Defense Date

2016

Document Type

Dissertation

Degree Name

Doctor of Philosophy

Department

Education

First Advisor

Yaoying Xu

Second Advisor

Evelyn Reed

Third Advisor

Sarah Price

Fourth Advisor

Chin-Chih Chen

Abstract

This study aimed to investigate parent-child verbal interactions in Spanish in a group of Latino preschoolers growing up in the United States through a parent-mediated program at home, and the effects of the program on their receptive vocabulary in Spanish. A single subject multiple baseline across participants design was used in the study. The participants were 3 Latino mothers and their sons, with low family income, living in the United States. The intervention taught the mothers strategies to enhance their children’s language through a sharing-book activity. The study lasted for 6 weeks during which baseline and intervention conditions data were collected through videotapes of the Dyads’ mealtimes. The results of the study showed that their verbal interactions were functional, brief, and typically not extended to children’s activities. The number of verbal interactions increased for 2 of the 3 Dyads from baseline to intervention condition and decreased for 1 of them. The children’s receptive vocabulary and school readiness skills increased after the intervention as showed by pre and post intervention assessments. The social validity survey suggested that Latina mothers found the project beneficial since, it not only increased their children’s interest in books, but also their own motivation to share books with them. Research and practical implications were discussed.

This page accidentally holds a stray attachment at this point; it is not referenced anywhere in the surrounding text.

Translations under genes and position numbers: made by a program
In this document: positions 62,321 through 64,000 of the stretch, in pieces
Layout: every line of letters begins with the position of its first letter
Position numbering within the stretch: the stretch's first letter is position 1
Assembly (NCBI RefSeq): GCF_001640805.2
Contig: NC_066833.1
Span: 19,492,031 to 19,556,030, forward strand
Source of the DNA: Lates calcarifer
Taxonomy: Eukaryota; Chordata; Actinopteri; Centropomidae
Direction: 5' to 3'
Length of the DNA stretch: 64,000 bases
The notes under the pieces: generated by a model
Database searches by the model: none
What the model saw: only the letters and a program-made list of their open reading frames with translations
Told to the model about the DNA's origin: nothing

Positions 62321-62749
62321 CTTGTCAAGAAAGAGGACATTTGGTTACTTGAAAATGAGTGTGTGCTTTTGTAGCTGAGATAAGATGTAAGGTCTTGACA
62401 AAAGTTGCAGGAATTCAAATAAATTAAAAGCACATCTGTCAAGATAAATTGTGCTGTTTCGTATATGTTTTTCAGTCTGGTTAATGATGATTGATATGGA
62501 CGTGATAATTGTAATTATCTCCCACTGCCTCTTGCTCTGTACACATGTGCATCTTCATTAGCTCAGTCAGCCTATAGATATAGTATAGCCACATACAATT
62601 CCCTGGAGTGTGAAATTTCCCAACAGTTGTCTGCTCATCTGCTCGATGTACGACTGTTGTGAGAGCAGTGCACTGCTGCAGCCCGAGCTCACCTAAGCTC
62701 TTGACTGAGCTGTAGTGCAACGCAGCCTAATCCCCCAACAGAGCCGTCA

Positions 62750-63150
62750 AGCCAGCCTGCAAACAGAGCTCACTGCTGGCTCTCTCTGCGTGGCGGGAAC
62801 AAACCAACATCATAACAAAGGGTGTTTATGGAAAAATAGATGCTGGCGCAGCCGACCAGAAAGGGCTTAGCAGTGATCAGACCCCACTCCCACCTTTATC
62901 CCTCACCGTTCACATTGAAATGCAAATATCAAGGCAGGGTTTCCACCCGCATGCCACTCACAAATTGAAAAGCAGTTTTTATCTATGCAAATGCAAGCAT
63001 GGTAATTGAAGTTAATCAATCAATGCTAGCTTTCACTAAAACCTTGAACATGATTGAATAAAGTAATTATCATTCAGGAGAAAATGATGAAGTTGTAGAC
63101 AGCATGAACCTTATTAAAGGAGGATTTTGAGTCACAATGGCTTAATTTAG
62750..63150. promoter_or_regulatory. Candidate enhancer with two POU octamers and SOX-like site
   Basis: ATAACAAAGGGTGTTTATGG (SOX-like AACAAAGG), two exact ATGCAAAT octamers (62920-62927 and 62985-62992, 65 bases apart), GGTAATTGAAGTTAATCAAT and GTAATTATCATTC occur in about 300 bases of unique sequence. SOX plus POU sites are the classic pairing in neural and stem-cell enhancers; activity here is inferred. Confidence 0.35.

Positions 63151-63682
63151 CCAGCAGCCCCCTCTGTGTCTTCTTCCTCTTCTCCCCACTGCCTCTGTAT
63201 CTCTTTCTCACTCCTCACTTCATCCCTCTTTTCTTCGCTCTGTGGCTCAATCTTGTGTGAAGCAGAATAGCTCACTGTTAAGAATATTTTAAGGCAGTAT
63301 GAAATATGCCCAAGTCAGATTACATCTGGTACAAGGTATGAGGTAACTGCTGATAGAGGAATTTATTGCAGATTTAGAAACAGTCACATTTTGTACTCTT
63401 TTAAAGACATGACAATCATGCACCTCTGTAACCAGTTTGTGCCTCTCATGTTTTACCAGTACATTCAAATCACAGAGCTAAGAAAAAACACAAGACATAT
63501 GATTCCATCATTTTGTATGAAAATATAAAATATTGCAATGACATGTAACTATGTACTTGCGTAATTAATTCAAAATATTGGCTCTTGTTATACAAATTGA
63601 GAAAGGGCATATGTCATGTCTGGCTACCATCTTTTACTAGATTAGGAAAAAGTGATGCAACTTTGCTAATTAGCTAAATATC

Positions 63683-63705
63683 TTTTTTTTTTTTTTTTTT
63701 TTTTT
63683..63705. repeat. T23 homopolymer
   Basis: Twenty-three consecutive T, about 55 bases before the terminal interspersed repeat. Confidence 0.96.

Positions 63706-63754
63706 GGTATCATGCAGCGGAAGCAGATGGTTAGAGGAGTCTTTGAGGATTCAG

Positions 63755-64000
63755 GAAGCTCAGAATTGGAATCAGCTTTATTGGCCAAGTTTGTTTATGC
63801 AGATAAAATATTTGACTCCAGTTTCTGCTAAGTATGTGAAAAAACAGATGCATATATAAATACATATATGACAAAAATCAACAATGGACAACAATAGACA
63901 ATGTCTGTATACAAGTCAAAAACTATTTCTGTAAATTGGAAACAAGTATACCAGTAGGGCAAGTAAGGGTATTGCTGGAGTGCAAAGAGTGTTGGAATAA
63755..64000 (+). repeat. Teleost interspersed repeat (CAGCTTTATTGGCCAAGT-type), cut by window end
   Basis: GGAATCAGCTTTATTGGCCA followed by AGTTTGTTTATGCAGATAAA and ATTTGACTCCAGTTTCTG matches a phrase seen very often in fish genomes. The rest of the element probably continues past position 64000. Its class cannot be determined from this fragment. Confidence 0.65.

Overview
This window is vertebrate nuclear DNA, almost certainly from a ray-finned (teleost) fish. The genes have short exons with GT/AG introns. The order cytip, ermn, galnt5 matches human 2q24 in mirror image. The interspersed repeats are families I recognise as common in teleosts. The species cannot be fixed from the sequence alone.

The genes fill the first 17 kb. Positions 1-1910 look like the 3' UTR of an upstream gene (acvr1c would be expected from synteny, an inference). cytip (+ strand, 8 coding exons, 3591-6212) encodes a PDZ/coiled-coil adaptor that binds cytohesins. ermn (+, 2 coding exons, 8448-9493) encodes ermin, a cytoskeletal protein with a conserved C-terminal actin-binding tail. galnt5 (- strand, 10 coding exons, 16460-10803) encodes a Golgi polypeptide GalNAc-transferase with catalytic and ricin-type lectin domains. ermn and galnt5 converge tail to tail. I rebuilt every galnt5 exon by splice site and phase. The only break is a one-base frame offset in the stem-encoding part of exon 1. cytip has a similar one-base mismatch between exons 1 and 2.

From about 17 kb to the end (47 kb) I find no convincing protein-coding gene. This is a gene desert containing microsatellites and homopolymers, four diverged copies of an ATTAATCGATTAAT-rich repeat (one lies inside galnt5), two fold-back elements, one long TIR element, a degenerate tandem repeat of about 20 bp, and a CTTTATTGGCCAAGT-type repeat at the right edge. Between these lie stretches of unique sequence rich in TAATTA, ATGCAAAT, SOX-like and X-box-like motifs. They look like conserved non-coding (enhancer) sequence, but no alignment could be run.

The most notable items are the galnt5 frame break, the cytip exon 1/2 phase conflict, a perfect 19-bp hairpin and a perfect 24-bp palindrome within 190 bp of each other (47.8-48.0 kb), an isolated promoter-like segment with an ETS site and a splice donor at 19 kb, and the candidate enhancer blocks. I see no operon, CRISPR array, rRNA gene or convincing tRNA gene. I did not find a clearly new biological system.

Rights

© Patrica G. Onorato 2016 All Rights Reserved

Is Part Of

VCU University Archives

Is Part Of

VCU Theses and Dissertations

Date of Submission

12-13-2016